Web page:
The second article that caught my eye in Wired this month was Clive Thompson’s The Great American Timesuck. The article was singing the praises of AI-equipped email monitors like Xobni and ClearContext (which somehow I don’t think my IT manager would like, although he will be spared my trying to download either as we run on a thin-client system).
What caught my eye were the following paragraphs,
Artificial intelligence in the service of life-hacking: It’s the future of email.
And God knows we need a better future for email, because the present is intolerable. This once-miraculous productivity tool has metastasized into one of the biggest timesucks in American life. Studies show that there are 77 billion corporate email messages sent every day, worldwide. By 2012, that number is expected to more than double. The Radicati Group calculates that we already spend nearly a fifth of our day dealing with these messages; imagine a few years down the road, when it takes up 40 percentof our time. “It’s madness,” says Merlin Mann, who runs 43Folders.com, a leading productivity blog. “We’re all desperately trying to figure out how to cut stuff so we can get through the day, and it just gets harder and harder.” (Mann advocates dealing with incoming messages immediately so your inbox is always empty. Me [Thompson], I’ve got 12,802 messages in there right now.)
Why has email spun so badly out of control? Because it’s asymmetric — incredibly easy to send but often devilishly burdensome to receive.
For lawyers, where email is the preferred mode of communication, the above is all too true, and we are all having to deal with the problem of overstuffed inboxes.
For further thoughts on reducing email, see Doug Cornelius’ blog post Email Deluge about trying to free yourself from email on KM Space and the comments string. And for a more lighthearted take, read Lucy Kellaway in Monday’s FT, Shock of BPC: before personal computers.
I have just started a 24-hour low-tech vigil to mark the stepping down of Bill Gates, who more than any other human being has made the modern office what it is. I wanted to celebrate his departure from full-time work at Microsoft by reminding myself of what life was like when windows were things that let the light in.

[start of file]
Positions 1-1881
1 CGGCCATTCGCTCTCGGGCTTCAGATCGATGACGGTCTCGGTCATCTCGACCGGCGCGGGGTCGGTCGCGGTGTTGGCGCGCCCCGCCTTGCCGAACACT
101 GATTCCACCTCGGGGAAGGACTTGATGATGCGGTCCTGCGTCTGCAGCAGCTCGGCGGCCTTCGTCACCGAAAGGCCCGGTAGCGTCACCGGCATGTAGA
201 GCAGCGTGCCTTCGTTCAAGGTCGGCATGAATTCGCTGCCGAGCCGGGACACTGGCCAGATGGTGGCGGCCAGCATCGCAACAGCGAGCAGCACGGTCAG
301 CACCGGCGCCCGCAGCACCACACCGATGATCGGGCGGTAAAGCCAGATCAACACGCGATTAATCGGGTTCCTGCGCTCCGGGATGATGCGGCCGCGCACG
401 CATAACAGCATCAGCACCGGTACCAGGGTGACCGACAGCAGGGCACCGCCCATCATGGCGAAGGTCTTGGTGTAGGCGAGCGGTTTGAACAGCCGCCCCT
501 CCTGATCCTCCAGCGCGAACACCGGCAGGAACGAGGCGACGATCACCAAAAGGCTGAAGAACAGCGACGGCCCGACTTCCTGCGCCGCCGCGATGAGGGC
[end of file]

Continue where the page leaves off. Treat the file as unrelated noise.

Last Tuesday afternoon, I composed an automatic e-mail reply that said: “Lucy Kellaway is in the office, but not on the computer. You can send me a letter, or ring, or visit me on the second floor.” Then I pressed Submit, but got a message saying: “Error. Database has too many unique field names. Ask administrator to compact database.” God, I hate computers.
I love them, too. I have no truck with the idea that they have frazzled our minds and shrunk our souls: most office workers seem to be doing perfectly well, as far as I can judge. Although I am addicted to e-mail, it’s quite under control. Twenty-four hours’ cold turkey would be no problem.
One of my housekeeping tasks each day is to clear out both my inbox and my sent items each day, although there is an element of cheating, inasmuch as I often simply move the emails to two other folders: ‘client emails to be filed’ (which my secretary then deals with, although I am told SOS Direct will enable me to direct emails to the right client folder, once we get it) and ‘office emails to be filed’ (which I then archive every week or so). There is, however, a semblance of order although two days out of the office means a lot of “email cleansing” when I get back.
John Naughton’s post Controlling the email monster in his Memex 1.1 blog this morning (which in turn links to Luis Suarez’s I freed myself from E-mail’s grip) was spot on,
The bottom line, though, is that organisational email has to be brought back under control. Someone once told me that one of the big supermarket chains — it may be ASDA — has a policy in its open-plan HQ that when anyone’s on email they have to wear a red baseball cap. It’s wacky, but might just work.
The mess that is organisational email is actually a symptom of the failure of ICT systems to provide software services that workers really need. Why, for example, do you find that office workers have email inboxes with thousands of messages in them? Answer: because it gives them an electronic filing system that they can use. So instead of being an indicator of how hopeless people are at managing ICT, overflowing inboxes are actually a measure of how ingenious humans are when faced with useless technology.
I am not sure that red baseball caps will work for us (and some of my colleagues would never be able to take them off) but it’s an idea.
What is perhaps more interesting is how long emails will survive. My children now only use email to keep in touch with us; with each other it is instant messaging (and even with us: whether through Facebook or Skype). They don’t yet Twitter, but I am sure that they will soon.